The Citi Foundation and Singapore Management University (SMU) survey shows that 33 % of young adults are unsure about managing debt, with a major chunk unable to sustain bare survival. With the growing awareness about Central Provident Funds (CPFs), the majority of the participants have become digitally literate with more indulgence towards budgeting, borrowing, retirement funds and savings. While aspects like finance, investments, earnings and comprehending risks rank behind. The objective of the survey was to understand and analyze the financial obstacles endured in the aftermath of the coronavirus pandemic.
Additionally, young adults across diverse disciplines of the study presented a difference in their financial wellness and resilience scores. Respondents who studied business & information technology had a greater percentage of higher percentile scores, whereas respondents from disciplines such as art, media and dentistry had lower. This proved useful as the survey acted as a perfect reference for numerous stakeholders to create intervention methods for different young adult groups to be educated on their financial literacy and resilience.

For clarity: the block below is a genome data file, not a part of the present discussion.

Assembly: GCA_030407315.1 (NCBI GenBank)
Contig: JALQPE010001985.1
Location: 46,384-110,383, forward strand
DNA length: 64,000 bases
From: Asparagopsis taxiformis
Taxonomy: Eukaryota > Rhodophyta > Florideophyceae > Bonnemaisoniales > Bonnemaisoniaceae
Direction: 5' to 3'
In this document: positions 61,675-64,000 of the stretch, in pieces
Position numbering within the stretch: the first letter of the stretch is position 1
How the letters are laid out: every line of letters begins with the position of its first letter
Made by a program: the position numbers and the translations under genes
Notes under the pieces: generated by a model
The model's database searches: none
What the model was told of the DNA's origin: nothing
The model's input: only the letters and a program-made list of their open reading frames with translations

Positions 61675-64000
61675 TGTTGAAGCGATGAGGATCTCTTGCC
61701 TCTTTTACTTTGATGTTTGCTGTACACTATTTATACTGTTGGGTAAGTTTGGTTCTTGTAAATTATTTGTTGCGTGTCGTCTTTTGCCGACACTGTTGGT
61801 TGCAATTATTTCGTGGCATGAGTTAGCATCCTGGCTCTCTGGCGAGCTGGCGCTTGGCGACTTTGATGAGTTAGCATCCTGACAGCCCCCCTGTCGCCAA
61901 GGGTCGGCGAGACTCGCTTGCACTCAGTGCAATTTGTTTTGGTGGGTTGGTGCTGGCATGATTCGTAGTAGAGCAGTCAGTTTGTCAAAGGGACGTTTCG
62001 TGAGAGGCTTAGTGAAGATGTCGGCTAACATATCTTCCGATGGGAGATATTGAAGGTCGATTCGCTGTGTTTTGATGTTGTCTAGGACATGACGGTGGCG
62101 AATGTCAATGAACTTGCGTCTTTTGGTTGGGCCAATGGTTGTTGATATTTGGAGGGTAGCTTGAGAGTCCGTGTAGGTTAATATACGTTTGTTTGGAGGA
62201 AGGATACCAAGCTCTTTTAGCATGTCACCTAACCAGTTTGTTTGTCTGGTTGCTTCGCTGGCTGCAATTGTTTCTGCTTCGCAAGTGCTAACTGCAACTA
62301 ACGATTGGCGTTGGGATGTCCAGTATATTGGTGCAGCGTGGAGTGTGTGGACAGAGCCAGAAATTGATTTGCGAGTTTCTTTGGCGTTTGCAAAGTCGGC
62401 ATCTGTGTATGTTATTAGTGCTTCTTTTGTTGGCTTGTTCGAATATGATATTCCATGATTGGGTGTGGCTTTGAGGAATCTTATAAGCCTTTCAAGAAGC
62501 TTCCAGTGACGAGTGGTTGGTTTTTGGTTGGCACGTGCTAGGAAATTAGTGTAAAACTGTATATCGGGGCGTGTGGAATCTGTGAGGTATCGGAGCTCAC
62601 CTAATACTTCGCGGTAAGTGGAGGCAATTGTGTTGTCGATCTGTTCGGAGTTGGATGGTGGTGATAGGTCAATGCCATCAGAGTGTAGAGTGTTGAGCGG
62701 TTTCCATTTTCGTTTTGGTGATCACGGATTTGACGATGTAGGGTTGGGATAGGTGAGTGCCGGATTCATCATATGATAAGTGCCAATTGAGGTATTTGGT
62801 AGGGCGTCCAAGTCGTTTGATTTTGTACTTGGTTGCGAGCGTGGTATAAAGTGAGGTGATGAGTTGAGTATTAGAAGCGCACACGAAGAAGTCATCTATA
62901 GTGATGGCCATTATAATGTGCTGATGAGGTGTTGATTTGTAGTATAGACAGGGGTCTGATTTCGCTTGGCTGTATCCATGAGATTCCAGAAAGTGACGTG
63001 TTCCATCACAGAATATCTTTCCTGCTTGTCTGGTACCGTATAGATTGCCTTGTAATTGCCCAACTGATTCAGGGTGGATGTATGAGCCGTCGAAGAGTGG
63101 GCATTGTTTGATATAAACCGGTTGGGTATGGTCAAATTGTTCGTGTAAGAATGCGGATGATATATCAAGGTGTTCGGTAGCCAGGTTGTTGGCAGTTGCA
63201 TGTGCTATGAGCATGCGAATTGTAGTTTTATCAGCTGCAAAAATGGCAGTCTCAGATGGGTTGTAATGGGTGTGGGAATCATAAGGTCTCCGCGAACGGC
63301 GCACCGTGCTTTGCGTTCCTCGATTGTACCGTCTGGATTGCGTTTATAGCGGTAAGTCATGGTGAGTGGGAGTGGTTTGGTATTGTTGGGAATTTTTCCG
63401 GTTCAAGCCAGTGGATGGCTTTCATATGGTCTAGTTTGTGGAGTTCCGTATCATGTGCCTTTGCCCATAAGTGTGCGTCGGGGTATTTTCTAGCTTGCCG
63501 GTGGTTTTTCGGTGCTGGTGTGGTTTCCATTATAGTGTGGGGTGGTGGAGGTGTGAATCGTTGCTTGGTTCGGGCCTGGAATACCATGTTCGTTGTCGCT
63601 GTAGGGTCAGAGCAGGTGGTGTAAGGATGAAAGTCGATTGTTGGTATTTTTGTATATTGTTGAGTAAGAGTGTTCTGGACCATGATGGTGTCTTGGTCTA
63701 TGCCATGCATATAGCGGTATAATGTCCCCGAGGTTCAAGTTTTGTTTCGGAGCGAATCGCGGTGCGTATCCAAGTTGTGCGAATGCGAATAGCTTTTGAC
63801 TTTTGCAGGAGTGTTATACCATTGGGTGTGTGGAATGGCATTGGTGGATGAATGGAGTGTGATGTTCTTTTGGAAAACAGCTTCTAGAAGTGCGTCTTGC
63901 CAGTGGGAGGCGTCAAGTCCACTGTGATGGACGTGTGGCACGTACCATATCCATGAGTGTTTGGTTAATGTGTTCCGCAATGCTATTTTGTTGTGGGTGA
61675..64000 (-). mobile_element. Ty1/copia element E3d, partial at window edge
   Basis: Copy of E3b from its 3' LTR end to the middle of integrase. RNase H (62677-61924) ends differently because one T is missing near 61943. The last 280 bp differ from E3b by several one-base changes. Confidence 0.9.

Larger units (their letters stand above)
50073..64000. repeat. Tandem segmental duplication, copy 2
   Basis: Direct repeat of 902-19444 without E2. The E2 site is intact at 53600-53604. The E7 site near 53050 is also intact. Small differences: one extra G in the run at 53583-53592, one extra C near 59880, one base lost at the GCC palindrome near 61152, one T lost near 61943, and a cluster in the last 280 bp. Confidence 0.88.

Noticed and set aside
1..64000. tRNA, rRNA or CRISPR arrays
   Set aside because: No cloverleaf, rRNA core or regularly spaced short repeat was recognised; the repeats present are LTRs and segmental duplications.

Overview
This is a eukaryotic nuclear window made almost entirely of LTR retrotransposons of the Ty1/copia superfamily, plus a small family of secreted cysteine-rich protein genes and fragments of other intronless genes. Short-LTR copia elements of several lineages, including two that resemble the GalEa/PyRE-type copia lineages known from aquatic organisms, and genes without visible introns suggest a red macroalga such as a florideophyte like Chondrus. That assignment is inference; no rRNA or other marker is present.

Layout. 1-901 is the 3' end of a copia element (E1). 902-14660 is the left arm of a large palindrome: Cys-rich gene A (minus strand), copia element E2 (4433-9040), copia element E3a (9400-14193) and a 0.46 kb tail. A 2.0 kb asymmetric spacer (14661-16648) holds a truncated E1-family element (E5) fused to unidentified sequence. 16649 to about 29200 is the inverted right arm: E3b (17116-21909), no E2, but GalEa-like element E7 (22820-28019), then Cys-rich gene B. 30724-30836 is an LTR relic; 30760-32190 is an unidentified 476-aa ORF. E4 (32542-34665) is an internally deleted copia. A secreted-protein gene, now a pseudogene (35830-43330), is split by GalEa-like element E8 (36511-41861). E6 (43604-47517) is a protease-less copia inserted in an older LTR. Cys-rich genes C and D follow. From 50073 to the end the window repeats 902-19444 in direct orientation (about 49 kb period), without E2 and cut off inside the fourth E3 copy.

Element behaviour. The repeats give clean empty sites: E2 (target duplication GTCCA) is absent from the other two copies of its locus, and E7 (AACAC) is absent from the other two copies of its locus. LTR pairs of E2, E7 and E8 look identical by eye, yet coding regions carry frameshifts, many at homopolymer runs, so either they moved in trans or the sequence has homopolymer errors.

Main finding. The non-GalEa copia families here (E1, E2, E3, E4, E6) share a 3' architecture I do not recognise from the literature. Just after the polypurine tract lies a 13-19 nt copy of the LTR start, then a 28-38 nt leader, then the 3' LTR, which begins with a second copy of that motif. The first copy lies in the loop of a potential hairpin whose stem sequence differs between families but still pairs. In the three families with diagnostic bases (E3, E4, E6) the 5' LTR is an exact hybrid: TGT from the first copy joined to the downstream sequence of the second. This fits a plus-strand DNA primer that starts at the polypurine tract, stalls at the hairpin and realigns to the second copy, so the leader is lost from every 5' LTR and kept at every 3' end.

Head of the financial inclusion, wellness and resilience survey research project Assistant Professor Aurobindo Ghosh said, “Financial wellness and financial resilience are key factors of personal and professional development goals that are catalyzed by financial inclusion. Individuals with working financial knowledge and thus sufficient financial wellness and resilience at an early stage can make more informed economic decisions and judgments vis-a-vis the aggregate population.”
The survey targeted individuals aged between 18-30 aiming to understand the factors affecting financial wellness and financial literacy among young adults in Singapore.